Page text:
When doing research earlier in the program I came across a study about using active white space (AWS). In creating the infographic, I chose a style that relied on shapes so that there would be good contrast. This was carried into the design for the dynamic vision board (see figure 1). This would allow for the limited color palette to work and not become muddled together. Using designs that have good contrast as well as limited design elements also helps with viewers’ processing. As Sharma and Varki explain, by using AWS it creates a clarity that enhances perceptual fluency because it cuts down on the stimulus that the viewer has to process (p. 272).
This was later backed up by the Cognitive Load Theory that was mentioned in an article I found while researching motion. In the article it explains how motion graphics need to find a sweet spot between audio and visual information (Creative Bloq Staff, 2014). A motion graphic’s responsibility is to relay information. If it gives too much or there are too many design elements the viewer will be overloaded. If there isn’t enough stimulation, then the viewer will get bored. By using a simplified style, with good contrast it allows for more information to be given or more opportunities to focus on the movement.
In the planning for the parallax motion graphic, I had to decide how to best use the motion effect’s strengths. In Belluso’s (2019) article, he writes about how parallax can be used to bring life to images and to give dimension and movement to a stereo piece. I cut up my images so that they can be separated out into layers that the camera and text can move around (see figure 2). This combined with sound effects and other visual effects (like wiggling the exposure on the lamp lights or smoke added to the train tracks) help trick the viewer’s mind into perceiving it as dimensional space.
One of the biggest design issues was creating the timing for the dynamic vision board. This problem was solved by metering out beats into a three-part story structure. I started off with just creating a series of beats, or important actions, on note cards. I then broke up my time into the three acts: set-up, working towards the answer, and the conclusion. From there I sorted the most important beats into the appropriate categories. Once I worked out the minimal amount of time each scene needed, I then filled in the time with the remaining beats. Working like this made it easy to meter out time and to rearrange scenes into the most impactful sequence. This process works well because as Blazer (2015) states, “stories are malleable and that no card is precious until they’re all in their final order”. By having the story separated into beats, it allows for me to try different orders and clump different types of information together. This then gives me a place to start to look at transitions.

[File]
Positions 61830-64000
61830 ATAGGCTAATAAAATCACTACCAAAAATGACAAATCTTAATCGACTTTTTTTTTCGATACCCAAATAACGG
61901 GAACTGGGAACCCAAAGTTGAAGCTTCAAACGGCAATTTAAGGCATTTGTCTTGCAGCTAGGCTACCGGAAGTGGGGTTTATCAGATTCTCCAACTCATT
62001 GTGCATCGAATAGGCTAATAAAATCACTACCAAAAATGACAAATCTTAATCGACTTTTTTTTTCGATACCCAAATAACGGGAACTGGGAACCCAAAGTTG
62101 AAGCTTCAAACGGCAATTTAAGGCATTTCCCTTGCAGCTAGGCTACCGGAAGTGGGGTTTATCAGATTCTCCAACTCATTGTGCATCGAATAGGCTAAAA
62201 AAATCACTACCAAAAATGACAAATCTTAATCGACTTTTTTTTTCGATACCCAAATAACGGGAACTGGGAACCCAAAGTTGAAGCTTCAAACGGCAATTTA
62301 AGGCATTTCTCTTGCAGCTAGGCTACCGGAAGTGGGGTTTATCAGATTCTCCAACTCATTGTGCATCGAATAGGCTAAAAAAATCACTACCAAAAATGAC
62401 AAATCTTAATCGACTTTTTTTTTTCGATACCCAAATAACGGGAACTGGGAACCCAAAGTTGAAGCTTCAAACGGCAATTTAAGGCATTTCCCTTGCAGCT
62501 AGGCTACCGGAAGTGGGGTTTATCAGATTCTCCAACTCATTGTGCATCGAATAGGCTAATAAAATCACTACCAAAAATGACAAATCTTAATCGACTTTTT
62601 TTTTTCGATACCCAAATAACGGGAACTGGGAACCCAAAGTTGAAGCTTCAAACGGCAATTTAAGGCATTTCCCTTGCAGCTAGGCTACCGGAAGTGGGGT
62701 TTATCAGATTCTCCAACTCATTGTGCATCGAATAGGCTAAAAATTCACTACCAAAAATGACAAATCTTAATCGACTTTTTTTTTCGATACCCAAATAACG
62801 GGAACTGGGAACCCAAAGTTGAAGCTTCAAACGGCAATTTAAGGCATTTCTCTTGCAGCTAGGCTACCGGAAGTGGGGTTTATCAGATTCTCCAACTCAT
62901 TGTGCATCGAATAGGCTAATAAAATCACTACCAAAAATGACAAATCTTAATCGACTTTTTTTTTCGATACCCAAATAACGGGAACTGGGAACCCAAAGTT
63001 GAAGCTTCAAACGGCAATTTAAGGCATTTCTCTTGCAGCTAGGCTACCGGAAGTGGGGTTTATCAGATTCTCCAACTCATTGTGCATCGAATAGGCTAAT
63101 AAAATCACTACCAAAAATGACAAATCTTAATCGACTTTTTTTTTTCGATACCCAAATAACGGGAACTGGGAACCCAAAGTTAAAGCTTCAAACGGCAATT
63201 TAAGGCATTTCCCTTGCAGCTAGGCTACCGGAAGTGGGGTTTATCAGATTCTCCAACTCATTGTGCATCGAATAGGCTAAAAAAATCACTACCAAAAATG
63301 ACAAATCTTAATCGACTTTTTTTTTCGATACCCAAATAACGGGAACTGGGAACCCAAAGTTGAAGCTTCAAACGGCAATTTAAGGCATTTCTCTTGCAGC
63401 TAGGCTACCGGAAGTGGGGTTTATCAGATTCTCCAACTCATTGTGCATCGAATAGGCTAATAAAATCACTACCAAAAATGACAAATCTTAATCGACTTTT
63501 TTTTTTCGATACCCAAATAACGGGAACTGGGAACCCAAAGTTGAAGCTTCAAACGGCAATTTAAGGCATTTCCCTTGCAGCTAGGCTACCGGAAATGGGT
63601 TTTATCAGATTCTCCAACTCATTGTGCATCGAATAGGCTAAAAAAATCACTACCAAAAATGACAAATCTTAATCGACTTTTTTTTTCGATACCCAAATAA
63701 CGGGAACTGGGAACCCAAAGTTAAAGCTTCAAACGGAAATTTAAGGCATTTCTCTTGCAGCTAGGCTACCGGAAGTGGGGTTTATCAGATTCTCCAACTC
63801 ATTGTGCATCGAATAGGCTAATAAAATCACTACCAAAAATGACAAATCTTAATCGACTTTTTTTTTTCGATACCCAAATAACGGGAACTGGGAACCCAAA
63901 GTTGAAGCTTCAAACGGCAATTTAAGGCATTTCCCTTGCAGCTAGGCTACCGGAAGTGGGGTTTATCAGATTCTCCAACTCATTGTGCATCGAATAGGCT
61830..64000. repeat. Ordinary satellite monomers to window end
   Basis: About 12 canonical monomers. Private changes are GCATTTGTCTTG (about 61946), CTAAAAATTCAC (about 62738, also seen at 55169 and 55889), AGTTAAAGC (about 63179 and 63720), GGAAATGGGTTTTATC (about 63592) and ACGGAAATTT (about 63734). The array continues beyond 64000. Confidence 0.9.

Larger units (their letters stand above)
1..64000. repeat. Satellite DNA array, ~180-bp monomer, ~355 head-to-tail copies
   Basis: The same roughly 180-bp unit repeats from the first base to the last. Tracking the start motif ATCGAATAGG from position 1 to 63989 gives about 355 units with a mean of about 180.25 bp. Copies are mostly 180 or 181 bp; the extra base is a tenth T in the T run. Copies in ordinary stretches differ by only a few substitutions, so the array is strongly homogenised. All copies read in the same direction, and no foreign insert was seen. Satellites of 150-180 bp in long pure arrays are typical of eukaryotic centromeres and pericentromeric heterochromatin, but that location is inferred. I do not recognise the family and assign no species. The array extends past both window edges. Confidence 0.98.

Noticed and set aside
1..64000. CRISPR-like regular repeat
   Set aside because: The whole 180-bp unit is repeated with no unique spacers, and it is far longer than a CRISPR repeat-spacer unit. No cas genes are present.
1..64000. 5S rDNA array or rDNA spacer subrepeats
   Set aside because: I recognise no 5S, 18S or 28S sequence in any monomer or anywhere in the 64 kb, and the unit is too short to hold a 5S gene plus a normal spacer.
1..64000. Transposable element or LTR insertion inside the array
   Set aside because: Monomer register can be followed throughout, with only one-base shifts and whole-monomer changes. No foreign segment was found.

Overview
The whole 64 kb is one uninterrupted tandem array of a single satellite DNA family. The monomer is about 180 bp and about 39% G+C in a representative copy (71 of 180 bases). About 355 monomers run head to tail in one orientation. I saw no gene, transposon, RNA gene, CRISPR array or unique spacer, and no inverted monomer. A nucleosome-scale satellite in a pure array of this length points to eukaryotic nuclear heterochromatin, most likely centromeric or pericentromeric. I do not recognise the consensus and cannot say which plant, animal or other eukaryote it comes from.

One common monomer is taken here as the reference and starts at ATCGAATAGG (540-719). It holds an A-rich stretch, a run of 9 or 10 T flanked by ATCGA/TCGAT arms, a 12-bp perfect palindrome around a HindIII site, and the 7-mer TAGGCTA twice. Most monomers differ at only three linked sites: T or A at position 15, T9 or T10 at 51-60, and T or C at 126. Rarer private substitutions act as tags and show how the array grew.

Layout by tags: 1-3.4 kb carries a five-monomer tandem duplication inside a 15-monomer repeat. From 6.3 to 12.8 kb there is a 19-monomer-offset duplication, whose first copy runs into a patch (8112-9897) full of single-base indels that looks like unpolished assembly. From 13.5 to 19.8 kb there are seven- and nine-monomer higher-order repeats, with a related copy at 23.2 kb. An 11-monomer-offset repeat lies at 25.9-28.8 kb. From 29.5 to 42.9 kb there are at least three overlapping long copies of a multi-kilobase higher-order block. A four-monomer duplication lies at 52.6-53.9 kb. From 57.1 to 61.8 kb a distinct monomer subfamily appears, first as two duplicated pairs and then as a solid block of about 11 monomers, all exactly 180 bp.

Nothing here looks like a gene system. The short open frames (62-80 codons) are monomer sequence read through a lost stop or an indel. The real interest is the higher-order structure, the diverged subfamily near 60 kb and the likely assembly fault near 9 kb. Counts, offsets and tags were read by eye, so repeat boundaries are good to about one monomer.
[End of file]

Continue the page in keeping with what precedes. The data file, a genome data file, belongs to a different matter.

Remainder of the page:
My motion in context pieces differ from the norm because they combine different effects to give images life. The main motion effect used was parallax. But the effects in a cinemagraph, really added to giving a piece life. So, on top of adding the parallax effects I added elements of a cinemagraph (see figure 4). The camera moves to make the space look dimensional. That is the parallax effect. But in the Riga Lamps piece I replaced the sky with video of moving clouds, and I added an expression to the exposure on the lamps so that they would flicker. In the Riga Harmony piece, I animated in smoke and a moving light source. By combining the two effects, I was able to create a more interesting piece.
In this course, I learned how to better plan out a story and how to use motion effects to their full extent. Timing is difficult to get a handle on. Especially when there is a lot of information to get across. By using the three-part story structure and metering out my beats into that, timing was easier to deal with. By researching which motion effect, I was going to use for the motion in context piece I learned about different techniques and their strengths. This led to me actually combing parallax and a cinemagraph to create a stronger piece.
From here on out…
This course helped me to better understand planning for a complex project. From here on out, I’ll try to do more preliminary sketches to help with layout and staging. I will also focus on gathering examples of styles, motions, transitions, and graphics before starting on a design. Having references helps keep me on brand and stops me from making something that looks like it does not fit. It can also give me ideas that I had not thought of. For instance, when approaching the motion in context pieces it had not occurred to me to use puppet animation to give movement to the pictures. But after watching the WWF Parallax Sequence by Ad-Hoc Films and Glynn I saw how even the smallest movements kept the scenes from looking like cutouts placed into a set. I then added slight animation to the child to make him smirk and I animated some of the pigeon heads.
Ad-Hoc Films, & Glynn, D. (n.d.). WWF Parallax Sequence. Retrieved from https://makeproductions.co.uk/portfolio/wwf-parallax-sequence/?doing_wp_cron=1531703982.1003189086914062500000
Blazer, L. (2015, November 19). Animated Storytelling: Simple Steps For Creating Animation and Motion Graphics. Retrieved from https://ce.safaribooksonline.com/book/animation-and-3d/9780134133812.
Creative Bloq Staff. (2014, January 06). Discover the language of motion design. Retrieved from https://www.creativebloq.com/graphic-design/discover-language-motion-design-11410269
Davidson Belluso. (2019, January 22). Animate Still Images With Parallax – Davidson Belluso | Phoenix Advertising Agency. Retrieved from https://davidsonbelluso.com/animate-parallax/
Sharma, N., & Varki, S. (2018). Active White Space (AWS) in Logo Designs: Effects on Logo Evaluations and Brand Communication. Journal of Advertising, 47(3), 270–281. https://doi-org.oclc.fullsail.edu/10.1080/00913367.2018.1463880